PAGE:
Nearly all the interesting discussions about Islam are coming from Europe rather than the United States. In Germany the debate was given a major jolt by Thilo Sarrazin, as I noted in German Angst and Islam. Unlike debates in the United States — which are usually reduced to simple dichotomies that can be quickly judged as good/evil or black/white — the intellectual atmosphere in Europe typically produces far more nuanced perspectives and positions. While nuance and complexity in America is often associated with passive academics or naive liberals, European intellectuals more often assess complexities and arrive at conclusions. One such person, the Egyptian-German political scientist Hamed Abdel-Samad, was recently interviewed by Der Spiegel.
Before highlighting some of the more interesting statements from the interview (which I encourage you to read in its entirety), I want to congratulate the anonymous Spiegel interviewer. If we could only get Brian Williams, Katie Couric, or Anderson Cooper to ask questions like these, American national debates would benefit immeasurably.
The interviewee, Hamed Abdel-Samad, has a remarkable biography:
Hamed Abdel-Samad grew up in Egypt as the son of an imam. He came to Germany at the age of 23, and he has lived here for most of the last 15 years. He worked as an academic in Erfurt and Braunschweig and conducted research at the Institute for Jewish History and Culture at the University of Munich before deciding to devote himself entirely to his writing. Though highly critical of Islam, Abdel-Samad has never turned away from the faith completely. His new book “Der Untergang der islamischen Welt” (“The Downfall of the Islamic World”) is published by Munich’s Droemer Verlag.
The interview commences with this is inauspicious exchange:
SPIEGEL: You predict the “downfall of the Islamic world,” to quote the title of your new book. But Islam is the fastest growing of all religions, and Europe, in particular, is worried about being overwhelmed by Muslims.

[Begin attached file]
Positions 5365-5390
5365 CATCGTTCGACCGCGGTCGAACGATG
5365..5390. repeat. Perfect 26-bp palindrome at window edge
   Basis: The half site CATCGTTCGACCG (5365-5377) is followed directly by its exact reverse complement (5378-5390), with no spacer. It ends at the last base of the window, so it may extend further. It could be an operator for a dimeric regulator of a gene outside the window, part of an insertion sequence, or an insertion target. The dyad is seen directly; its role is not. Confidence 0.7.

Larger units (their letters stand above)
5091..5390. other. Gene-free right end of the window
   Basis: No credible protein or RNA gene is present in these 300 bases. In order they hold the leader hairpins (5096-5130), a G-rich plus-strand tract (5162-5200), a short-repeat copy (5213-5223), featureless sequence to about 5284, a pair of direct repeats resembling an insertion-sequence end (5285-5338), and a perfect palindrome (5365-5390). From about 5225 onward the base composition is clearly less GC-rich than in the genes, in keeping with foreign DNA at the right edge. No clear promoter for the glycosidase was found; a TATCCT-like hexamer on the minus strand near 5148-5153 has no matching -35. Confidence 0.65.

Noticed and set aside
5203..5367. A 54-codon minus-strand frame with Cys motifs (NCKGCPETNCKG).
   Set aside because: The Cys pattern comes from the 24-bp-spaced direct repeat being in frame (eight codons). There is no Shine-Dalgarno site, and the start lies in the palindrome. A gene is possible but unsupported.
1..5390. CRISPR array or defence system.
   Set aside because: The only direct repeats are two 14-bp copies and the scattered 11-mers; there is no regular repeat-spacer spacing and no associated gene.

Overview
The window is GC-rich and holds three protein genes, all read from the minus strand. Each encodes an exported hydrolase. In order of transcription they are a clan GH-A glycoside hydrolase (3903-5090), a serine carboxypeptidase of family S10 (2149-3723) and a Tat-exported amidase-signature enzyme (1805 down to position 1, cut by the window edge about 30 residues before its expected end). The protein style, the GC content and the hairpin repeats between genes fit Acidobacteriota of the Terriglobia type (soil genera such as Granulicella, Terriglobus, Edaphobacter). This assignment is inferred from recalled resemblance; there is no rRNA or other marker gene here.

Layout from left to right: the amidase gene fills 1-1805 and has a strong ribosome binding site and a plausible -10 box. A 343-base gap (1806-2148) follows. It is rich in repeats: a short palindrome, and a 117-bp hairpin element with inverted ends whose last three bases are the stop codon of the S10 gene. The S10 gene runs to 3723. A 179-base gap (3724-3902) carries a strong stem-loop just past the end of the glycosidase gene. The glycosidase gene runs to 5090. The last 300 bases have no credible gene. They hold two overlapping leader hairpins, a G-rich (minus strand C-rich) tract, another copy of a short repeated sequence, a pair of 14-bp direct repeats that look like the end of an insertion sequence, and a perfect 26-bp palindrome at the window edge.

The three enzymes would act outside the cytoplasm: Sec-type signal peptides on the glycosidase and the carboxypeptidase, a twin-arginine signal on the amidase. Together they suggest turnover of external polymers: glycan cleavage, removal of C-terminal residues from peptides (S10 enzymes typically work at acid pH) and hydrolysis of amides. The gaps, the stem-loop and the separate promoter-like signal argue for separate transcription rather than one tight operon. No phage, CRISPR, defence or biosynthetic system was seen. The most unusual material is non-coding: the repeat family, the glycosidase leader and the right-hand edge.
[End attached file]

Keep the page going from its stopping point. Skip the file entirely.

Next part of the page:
Abdel-Samad: The numbers don’t tell us very much. There are 1.4 billion Muslims. So what? The important thing is that in almost all countries with a Muslim majority, we see the decline of civilization and a stagnation of all forms of life. Islam has no convincing answers to the challenges of the 21st century. It is in intellectual, moral and cultural decline — a doomed religion, without self-awareness and without any options to act.
If this were the gist of the interview, American rightists would be nodding their heads in agreement and American leftists would be shaking their heads with frustration. But with the next question the interviewer saves the day and receives a sobering response:
SPIEGEL: Aren’t you making the mistake of many radical critics of Islam, by lumping together the entire religion, in all of its many forms?
Abdel-Samad: Of course our religion has many directions. The differences may be of interest to theologians and anthropologists, but they are quite irrelevant from a political standpoint. The decisive element is the general lack of direction and backwardness, which often lead to an aggressive fundamentalism. That sets the general tone.
Leave it to a political scientist to remind anthropologists and theologians there is a difference between the world of description and thought, and the world of action. For those familiar with the early history of Marxism and Bolshevism, this should sound familiar. While the intellectuals were hard at work producing brilliant works of critical theory and the working classes continued to do what was necessary to survive, there were always those who were inclined to action, of the most decisive and homicidal sort. Lenin, Mao, and Ho Chi Minh were fundamentalists of a kind who believed that small groups of able people (the vanguard) could transform society from the top and deal with the directionless bottom later.
After issuing this warning, Abdel-Samad opines:
In a sense, Islam is like a drug, like alcohol. A small amount can have a healing and inspiring effect, but when the believer reaches for the bottle of dogmatic faith in every situation, it gets dangerous. This high-proof form of Islam is what I’m talking about. It harms the individual and damages society. It inhibits integration, because this Islam divides the world into friends and enemies, into the faithful and the infidels.
Standing alone, this opinion does not say much — it is primarily a conclusion. But in the context of Abdel-Samad’s life, experiences, and learning — all of which are discussed in the remainder of the interview, it says a great deal.